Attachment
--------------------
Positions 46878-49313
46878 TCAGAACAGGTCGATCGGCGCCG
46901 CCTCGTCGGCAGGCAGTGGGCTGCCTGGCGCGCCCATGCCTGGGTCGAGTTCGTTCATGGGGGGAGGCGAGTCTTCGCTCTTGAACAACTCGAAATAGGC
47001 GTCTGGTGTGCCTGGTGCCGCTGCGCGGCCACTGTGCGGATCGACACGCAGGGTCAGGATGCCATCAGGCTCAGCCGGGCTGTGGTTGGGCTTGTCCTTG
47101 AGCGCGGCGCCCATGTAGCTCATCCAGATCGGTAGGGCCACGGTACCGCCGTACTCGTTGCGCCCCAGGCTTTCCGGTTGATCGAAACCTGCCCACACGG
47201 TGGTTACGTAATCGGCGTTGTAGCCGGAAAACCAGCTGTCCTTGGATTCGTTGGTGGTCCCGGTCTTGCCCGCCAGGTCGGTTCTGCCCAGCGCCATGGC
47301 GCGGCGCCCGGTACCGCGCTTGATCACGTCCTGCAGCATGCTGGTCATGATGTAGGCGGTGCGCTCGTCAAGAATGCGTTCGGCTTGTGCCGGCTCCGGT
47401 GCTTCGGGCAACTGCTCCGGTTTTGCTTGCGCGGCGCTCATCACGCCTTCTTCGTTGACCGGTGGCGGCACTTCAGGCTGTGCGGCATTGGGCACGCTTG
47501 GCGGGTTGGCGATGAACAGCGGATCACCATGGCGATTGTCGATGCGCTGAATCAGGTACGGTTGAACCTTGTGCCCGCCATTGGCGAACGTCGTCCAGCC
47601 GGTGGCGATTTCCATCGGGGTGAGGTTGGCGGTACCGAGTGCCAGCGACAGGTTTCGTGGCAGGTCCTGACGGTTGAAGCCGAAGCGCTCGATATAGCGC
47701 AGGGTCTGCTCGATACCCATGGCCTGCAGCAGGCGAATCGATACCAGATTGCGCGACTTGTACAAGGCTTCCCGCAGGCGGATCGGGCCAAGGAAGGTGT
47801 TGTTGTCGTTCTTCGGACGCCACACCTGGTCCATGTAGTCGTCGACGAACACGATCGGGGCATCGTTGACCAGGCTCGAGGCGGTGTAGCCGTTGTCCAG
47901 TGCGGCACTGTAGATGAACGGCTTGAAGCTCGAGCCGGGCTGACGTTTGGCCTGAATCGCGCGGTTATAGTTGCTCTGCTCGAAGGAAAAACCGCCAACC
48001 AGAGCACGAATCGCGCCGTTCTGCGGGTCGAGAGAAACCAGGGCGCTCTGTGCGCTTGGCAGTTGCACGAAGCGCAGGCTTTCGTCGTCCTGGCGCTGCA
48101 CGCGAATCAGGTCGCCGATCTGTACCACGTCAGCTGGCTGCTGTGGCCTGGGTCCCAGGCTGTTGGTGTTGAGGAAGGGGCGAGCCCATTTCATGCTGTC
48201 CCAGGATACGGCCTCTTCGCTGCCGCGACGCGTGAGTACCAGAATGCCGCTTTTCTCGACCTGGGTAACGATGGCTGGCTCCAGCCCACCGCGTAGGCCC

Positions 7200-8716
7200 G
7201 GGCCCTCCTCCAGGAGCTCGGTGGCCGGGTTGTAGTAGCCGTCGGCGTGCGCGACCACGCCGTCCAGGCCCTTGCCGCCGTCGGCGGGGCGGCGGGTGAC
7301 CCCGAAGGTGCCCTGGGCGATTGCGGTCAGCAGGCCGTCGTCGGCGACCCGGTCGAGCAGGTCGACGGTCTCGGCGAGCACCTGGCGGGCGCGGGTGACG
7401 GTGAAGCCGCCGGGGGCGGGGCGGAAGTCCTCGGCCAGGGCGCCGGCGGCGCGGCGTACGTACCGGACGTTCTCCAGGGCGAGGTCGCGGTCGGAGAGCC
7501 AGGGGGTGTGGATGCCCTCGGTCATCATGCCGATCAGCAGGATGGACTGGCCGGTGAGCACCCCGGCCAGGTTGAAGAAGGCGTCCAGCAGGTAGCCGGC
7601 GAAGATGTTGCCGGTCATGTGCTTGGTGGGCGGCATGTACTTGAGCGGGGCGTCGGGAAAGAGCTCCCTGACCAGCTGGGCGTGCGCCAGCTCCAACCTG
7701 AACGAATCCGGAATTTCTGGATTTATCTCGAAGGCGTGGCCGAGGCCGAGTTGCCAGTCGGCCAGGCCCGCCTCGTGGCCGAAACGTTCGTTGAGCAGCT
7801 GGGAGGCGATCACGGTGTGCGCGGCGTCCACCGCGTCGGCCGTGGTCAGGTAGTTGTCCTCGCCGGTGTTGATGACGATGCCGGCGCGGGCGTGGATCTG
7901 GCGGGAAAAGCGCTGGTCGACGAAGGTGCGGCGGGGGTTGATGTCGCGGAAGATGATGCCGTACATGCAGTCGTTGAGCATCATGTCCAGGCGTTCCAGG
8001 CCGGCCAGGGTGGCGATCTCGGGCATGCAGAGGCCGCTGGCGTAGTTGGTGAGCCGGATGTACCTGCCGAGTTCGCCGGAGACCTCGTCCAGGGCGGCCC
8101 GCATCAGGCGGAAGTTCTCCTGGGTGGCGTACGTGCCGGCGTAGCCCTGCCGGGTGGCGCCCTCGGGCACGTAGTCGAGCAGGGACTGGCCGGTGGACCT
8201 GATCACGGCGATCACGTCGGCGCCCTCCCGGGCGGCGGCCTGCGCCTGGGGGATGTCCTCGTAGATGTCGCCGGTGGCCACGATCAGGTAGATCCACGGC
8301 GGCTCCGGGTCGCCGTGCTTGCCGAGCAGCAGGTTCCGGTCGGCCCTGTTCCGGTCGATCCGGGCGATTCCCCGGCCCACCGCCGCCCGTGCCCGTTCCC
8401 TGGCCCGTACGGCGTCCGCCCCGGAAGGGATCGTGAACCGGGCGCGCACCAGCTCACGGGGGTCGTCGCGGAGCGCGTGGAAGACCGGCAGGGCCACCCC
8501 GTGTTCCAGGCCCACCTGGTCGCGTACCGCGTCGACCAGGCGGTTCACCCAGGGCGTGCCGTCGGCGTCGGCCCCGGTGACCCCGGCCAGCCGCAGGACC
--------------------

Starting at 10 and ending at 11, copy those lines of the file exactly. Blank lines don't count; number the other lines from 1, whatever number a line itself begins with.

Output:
47601 GGTGGCGATTTCCATCGGGGTGAGGTTGGCGGTACCGAGTGCCAGCGACAGGTTTCGTGGCAGGTCCTGACGGTTGAAGCCGAAGCGCTCGATATAGCGC
47701 AGGGTCTGCTCGATACCCATGGCCTGCAGCAGGCGAATCGATACCAGATTGCGCGACTTGTACAAGGCTTCCCGCAGGCGGATCGGGCCAAGGAAGGTGT